While catching trout is a common goal of fly fishermen, many anglers have discovered the joys of fly casting for bass, both largemouth and smallmouth. Fly fishing for bass requires thinking, similar to that of a hunter stalking prey, to be successful. Fly fishing for bass is rapidly growing in popularity.
Where they are
Bass like to ambush their prey, so they usually hide near submerged trees, stumps and vegetation. Laregemouth bass, which prefer warmer water, like ponds and other still water. Smallmouth bass like cooler water. Bass usually stay in shallower depths, though smallmouth stay in deeper water until they come up to feed. Bass also prefer shadows to direct sun. When fishing for bass, look for spots that the bass would use for cover.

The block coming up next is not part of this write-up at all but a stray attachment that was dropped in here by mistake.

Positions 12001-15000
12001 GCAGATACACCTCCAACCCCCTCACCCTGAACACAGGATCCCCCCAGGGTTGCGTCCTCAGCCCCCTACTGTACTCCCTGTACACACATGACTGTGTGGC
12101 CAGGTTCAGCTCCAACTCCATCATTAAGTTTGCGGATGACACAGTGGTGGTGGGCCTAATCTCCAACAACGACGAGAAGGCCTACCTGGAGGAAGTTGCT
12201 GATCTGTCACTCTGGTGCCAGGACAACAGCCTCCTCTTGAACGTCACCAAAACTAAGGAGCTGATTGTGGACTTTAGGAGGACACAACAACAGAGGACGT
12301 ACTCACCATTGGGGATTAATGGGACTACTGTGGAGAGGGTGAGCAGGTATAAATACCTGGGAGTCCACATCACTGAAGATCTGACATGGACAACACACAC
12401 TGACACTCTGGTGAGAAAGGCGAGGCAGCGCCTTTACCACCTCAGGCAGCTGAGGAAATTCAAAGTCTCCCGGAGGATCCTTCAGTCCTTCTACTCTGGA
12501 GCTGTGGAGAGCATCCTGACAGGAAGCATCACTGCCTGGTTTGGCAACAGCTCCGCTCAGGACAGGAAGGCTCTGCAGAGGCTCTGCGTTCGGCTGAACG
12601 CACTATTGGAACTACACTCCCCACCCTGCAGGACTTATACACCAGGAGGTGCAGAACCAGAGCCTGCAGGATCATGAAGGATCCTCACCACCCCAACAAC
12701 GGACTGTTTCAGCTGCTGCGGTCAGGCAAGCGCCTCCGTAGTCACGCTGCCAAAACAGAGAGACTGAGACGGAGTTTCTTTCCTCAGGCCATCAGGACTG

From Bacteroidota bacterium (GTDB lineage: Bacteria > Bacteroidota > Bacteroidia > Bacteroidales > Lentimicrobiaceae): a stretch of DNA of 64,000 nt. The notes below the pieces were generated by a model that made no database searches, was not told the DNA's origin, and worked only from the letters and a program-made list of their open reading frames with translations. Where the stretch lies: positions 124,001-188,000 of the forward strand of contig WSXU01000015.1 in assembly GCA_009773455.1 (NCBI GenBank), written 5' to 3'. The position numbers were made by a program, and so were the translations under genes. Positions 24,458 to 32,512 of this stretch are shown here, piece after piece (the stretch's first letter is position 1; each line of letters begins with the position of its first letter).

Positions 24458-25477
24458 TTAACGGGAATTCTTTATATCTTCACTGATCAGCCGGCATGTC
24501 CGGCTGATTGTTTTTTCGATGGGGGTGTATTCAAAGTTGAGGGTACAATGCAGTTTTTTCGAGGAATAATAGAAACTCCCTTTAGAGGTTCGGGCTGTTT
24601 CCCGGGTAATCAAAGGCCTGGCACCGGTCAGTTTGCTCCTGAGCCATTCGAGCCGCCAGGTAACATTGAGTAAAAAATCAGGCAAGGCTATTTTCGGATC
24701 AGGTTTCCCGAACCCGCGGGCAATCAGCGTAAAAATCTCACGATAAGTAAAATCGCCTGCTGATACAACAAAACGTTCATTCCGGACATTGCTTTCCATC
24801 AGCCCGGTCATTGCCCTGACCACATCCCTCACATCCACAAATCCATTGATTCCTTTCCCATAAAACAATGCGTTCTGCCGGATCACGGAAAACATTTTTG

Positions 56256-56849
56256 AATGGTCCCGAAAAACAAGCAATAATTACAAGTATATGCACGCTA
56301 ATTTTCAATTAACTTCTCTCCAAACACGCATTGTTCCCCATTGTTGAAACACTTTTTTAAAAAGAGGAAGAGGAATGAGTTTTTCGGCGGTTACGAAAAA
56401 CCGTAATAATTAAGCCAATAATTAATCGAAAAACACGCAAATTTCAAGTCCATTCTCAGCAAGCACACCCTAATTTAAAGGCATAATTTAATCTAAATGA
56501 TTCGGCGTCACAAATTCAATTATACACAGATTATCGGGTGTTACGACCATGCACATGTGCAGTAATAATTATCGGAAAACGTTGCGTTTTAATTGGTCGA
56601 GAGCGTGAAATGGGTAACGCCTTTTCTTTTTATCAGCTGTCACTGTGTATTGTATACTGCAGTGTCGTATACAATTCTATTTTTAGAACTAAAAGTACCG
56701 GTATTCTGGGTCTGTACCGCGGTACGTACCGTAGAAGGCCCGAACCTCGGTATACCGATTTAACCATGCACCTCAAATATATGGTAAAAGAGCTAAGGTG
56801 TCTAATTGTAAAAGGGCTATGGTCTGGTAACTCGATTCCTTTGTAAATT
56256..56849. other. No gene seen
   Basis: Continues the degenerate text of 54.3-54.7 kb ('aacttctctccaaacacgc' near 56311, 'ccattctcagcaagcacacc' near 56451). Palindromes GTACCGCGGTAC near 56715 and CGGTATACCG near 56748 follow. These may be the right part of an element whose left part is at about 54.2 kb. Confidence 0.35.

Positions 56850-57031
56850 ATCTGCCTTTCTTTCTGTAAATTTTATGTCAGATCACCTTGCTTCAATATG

You don't need special rods to fly fish for bass; a six or nine-weight rod will do. Make your flies as realistic as possible as bass have very good vision and sense of taste. It's a good idea to wash your hand before tying your flies. Poppers and divers are popular flies for largemouth bass. Wooly Buggers and Red Squirrel Nymph flies work well for smallmouth. Because bass are attracted to movement, use deer hair to create bigger bugs.
Be quiet on the water and be patient. You don't have to launch your cast with a lot of force. Casting for bass can be done at shorter distances, say, between 20 and 50 feet. After casting, let the fly sink slowly and attract the bass' attention. To become effective, practice many different types of casts until each one is presented smoothly.